Don't Worry If You Can't Follow 'Tenet's Plot (The Actors Couldn't Either)

Soon, the incubators formerly known as movie theaters will open once again, offering film buffs much-needed escapism. At least, if escaping reality means not knowing what the hell is going on for three hours straight as the first big film to hit theaters will likely be Christopher Nolan's latest volley in the war against linearity, Tenet. But the movie's actors want you to know not to be embarrassed if Tenet loses you in the first minute because you'll only be as confused as the people on the screen when they were making it.

In an interview with Total Film, Kenneth Brannagh, who plays a shadowy counterpart to John David Washington's The Protagonist, has confessed he still doesn't fully understand the plot to Tenet to the point that's he's not sure that his Russian-spy-played-by-a-British-actor is supposed to be the bad guy or not. "I read this screenplay more times than I have ever read any other thing I have ever worked on," said the veteran thespian, "It was like doing the Times crossword puzzle every day." And if a filmmaker who has spent the last 40 years decoding Shakespeare plays and all its made-up words describes a movie as a gibberish cipher, what chance do you think the average audience member has of ever finding out what the hell an "inversion" is?

It's not time travel, but it's also not not time travel.Warner Bros. PicturesIt's not time travel, but it's also not not time travel.

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With this confused confession, Branagh joins the ever-growing chorus of people who spent months working on Tenet but still don't have a clue what Tenet is about. A wild-eyed Robert Pattinson has already tried and spectacularly failed to summarize the movie to interviewers. But even after Nolan called him out for "slightly fucking" with reporters, the actor keeps insisting that he had to beg his co-star Washington to tell him who he was supposed to be playing again:

"On the last day, I asked him a question about what was happening in a scene, and it was just so profoundly the wrong take on the character. And it was like, 'Have you been thinking this the entire time?'"

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And while John David Washington was explaining Tenet to Pattinson, Nolan had to explain Tenet to his leading man every single day. In an interview in Fortnite (you read that correctly), Washington admitted he had to quiz Nolan daily to keep up with the Fictional Physics postgrad program that is this summertime blockbuster. But like a frustrated tutor, Nolan does insist that all of his actors were more than capable of understanding the plot of Tenet, it's just that" a complete grasp of the script, in the case of Tenet, is one that understands and acknowledges the need for this film to live on in the audience's mind, and suggest possibilities in the audience's mind" -- an explanation offers as much clarity as his actual movies.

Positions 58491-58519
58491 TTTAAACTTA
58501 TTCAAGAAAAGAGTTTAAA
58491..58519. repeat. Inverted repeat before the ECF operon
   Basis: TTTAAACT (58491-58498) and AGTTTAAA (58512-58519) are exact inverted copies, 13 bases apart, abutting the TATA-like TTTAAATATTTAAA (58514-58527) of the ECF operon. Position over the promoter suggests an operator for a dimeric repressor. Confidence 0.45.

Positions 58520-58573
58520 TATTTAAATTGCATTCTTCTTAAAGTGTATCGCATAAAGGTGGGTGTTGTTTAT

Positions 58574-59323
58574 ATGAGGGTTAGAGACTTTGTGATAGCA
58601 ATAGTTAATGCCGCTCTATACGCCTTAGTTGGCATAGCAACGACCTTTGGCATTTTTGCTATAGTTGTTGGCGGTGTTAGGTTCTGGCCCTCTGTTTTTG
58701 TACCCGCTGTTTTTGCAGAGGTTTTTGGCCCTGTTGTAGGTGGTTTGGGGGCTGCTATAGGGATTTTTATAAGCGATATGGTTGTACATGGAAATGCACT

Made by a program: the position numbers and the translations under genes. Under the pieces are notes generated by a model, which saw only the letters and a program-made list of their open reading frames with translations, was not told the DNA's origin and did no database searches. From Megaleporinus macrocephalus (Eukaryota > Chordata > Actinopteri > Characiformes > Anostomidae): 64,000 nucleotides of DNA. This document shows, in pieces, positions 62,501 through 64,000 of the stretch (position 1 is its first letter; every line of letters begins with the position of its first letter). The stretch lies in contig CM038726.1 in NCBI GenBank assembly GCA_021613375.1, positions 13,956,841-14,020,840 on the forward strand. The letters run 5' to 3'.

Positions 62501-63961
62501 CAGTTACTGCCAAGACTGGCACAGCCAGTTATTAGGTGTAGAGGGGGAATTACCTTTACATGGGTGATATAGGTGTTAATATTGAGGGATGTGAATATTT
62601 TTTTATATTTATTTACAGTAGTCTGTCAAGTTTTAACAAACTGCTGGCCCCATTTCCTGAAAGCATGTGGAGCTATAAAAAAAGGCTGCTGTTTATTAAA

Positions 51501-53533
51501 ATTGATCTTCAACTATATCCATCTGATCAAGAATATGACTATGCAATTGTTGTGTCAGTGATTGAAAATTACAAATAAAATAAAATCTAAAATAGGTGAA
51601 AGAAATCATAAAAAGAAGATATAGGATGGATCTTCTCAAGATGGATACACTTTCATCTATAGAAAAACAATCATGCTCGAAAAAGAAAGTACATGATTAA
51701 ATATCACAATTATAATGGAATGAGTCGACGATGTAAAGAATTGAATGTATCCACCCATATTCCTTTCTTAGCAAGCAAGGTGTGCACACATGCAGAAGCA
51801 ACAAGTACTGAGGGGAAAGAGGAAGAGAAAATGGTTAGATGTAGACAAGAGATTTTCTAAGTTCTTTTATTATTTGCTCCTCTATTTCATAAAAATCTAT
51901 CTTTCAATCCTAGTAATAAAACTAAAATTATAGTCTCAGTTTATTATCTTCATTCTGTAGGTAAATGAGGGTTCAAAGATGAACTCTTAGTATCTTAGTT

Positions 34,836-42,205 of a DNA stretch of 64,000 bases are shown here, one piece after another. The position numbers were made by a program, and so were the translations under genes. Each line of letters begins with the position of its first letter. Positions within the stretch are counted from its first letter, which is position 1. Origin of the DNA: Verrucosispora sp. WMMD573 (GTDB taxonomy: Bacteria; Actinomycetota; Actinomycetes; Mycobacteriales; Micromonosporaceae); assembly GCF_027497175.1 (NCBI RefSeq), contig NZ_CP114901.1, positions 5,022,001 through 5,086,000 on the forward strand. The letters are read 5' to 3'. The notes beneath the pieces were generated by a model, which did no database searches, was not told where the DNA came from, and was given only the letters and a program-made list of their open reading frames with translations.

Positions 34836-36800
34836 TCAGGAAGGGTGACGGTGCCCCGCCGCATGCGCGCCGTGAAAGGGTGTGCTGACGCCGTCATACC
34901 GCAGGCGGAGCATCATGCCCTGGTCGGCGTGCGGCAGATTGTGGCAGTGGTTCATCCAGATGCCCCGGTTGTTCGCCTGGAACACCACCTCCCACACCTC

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So there you have it: Tenet is Nolan's masterpiece, a movie that's intentionally impossible to understand unless you have Nolan sitting next to you in the theater, sneaking your nachos under his face mask as he explains how they "catch bullets" in reverse. So instead of trying to make sense of Tenet, just let go and let your lizard brain enjoy Nolan's other two cinematic staples -- weird timey/yemit fight scenes and boringly handsome men in boring suits talking boringly about dream logic. And when you get home, and the doubt creeps in, resist looking up the inevitable flood of "Every Individual Minute of Tenet EXPLAINED" 195-part series that's going to populate YouTube for the next 16 years.

Following Cedric on Twitter is also a kind of inversion -- it lowers his self-esteem.

Top Image: Warner Bros. Pictures

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